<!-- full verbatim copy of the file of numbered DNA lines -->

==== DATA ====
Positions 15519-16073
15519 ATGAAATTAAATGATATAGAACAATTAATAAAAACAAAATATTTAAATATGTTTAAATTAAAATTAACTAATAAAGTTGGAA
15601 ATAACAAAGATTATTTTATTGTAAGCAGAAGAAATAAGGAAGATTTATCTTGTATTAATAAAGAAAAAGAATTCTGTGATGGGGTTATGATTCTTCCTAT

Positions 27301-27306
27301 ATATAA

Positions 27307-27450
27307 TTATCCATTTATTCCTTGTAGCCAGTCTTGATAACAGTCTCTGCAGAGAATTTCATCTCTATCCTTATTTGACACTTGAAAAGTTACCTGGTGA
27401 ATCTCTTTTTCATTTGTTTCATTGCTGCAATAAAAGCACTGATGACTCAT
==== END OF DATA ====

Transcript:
Positions 15519-16073
15519 ATGAAATTAAATGATATAGAACAATTAATAAAAACAAAATATTTAAATATGTTTAAATTAAAATTAACTAATAAAGTTGGAA
15601 ATAACAAAGATTATTTTATTGTAAGCAGAAGAAATAAGGAAGATTTATCTTGTATTAATAAAGAAAAAGAATTCTGTGATGGGGTTATGATTCTTCCTAT

Positions 27301-27306
27301 ATATAA

Positions 27307-27450
27307 TTATCCATTTATTCCTTGTAGCCAGTCTTGATAACAGTCTCTGCAGAGAATTTCATCTCTATCCTTATTTGACACTTGAAAAGTTACCTGGTGA
27401 ATCTCTTTTTCATTTGTTTCATTGCTGCAATAAAAGCACTGATGACTCAT